Prices for cereals or staple foods in Botswana and other Southern African countries continue to rise at a slower pace, following trends in the global markets, according to the latest November 2022 Food Price Monitoring and Analysis by Food Agricultural Organization (FAO) of the United Nations.
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Botswana Institution Of Engineers (BIE), has last week hosted a gala dinner in which they appreciated engineers who worked tirelessly and with dedication for 10 years from 1983 to steer the BIE to its current status.
The event that was held at the Phakalane Golf Estate had brought together young, experienced and veteran engineers and was held under the theme “Vitalize the dignity and eminence of all professional engineers”.
Explaining the theme, the institution’s treasurer, Thanabalasingam Raveendran said that engineers were looked upon reverentially with respect as the educated but with time it seems to have deteriorated. He indicated that there is a need to change the narrative by all means.
“The BIE exists for the welfare and the betterment of us Botswana engineers, we need to recognize specialised units within our Institution. We Engineers strongly believe in Engineers make it happen” Raveendran said.
He indicated that under the theme they appeal to all engineers to energize, to attain quality of being worthy of honour and respect and to achieve recognized superiority amongst the Society.
Raveendran stated that engineers need to ensure their end product is of good quality satisfying the end users expectations and engineers must be honest in their work.
“Approximately 8000 engineers registered with Engineering Regulatory Board (ERB) are not members of the BIE, engineers need to make every effort to recruit them to BIE” he said.
He alluded that BIE being a society, it currently needs to upgrade itself at par with professional institutions elsewhere like the UK and USA.
He further stated that BIE has to have engineering units of specialised disciplines like Civil/Mechanical/electrical etc
“As President Masisi indicated in his inaugural speech, the young people, who make 60 percent of the population of this country, are the future leaders and therefore investing in them is building the bridge to the future” said Raveendran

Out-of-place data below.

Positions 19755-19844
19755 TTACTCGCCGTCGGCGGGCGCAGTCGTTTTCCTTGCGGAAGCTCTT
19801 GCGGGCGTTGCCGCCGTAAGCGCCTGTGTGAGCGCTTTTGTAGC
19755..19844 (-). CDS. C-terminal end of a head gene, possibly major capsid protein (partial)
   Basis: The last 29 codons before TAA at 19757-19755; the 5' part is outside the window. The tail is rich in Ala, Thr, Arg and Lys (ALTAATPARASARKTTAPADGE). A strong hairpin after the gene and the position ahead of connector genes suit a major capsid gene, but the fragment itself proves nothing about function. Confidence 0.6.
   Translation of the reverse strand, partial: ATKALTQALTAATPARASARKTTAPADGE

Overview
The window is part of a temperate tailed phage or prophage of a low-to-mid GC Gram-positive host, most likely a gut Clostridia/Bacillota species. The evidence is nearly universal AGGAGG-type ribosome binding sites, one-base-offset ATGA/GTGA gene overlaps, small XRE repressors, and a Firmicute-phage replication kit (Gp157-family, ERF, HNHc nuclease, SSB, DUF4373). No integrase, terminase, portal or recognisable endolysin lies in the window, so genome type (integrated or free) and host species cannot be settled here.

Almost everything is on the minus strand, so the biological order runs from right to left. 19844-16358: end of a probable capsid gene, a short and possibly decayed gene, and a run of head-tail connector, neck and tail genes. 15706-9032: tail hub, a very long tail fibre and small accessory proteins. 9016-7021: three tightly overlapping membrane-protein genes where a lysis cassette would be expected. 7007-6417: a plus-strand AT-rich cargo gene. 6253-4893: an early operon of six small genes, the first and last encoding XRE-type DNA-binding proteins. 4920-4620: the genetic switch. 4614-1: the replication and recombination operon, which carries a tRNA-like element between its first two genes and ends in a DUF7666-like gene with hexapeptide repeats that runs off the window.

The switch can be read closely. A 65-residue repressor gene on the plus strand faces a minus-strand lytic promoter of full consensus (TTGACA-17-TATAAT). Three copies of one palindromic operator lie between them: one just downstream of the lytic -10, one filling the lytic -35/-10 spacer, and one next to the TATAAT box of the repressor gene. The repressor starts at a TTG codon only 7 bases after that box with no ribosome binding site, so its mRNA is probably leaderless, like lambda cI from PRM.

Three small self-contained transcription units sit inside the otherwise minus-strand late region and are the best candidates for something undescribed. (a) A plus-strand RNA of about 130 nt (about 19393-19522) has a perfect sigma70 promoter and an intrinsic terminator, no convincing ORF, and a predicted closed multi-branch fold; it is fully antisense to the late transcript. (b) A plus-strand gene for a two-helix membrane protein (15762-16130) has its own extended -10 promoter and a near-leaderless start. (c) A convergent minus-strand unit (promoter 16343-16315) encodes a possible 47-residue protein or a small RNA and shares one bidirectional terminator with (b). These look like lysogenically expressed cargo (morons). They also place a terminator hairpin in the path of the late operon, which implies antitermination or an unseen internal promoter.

Kandima indicated that BIE has a memorandum of Understanding with Engineers Registration Board (ERB), where BIE is a recognised provider of CPD training, mentorship programmes and more importantly IPD undertaking to upgrade the skills and know-how of our engineers.
“For us to achieve our mandate and make worthwhile changes to engineering in Botswana, we have to be totally focused and act with intent” said Kandima.
Furthermore, Stephen Williams, past president of the BIE from 1986-1988 told the engineers that the BIE provides a fertile environment where they can meet, share ideas and grow professionally.
“The BIE is also a nesting place for graduate engineers to learn from their peers and seniors, it also cater for engineering technicians and technologists and so nobody in the technology field is left out” he said.
He further indicated that Botswana Government provides a conductive environment for growth of engineering professionals.
“It must be stated that the Botswana Government recognises the existence of BIE and it can further be stated that the government enables ERB to carry out its mandate as a regulator of engineering professionals” said Williams
He plead with engineering companies to recognize and support BIE as it is the only source of engineering personnel’s for various Industries .
Furthermore, when giving his farewell speech, Michael Pinard , a past president of the institution said how they are viewed as engineers by the general public might be due to some lack of appreciation as to exactly what role they play in the development of the country.
“The BIE slogan is aptly coined-Engineers make it happen, in other words, what man dreams engineers create” Said Pinard.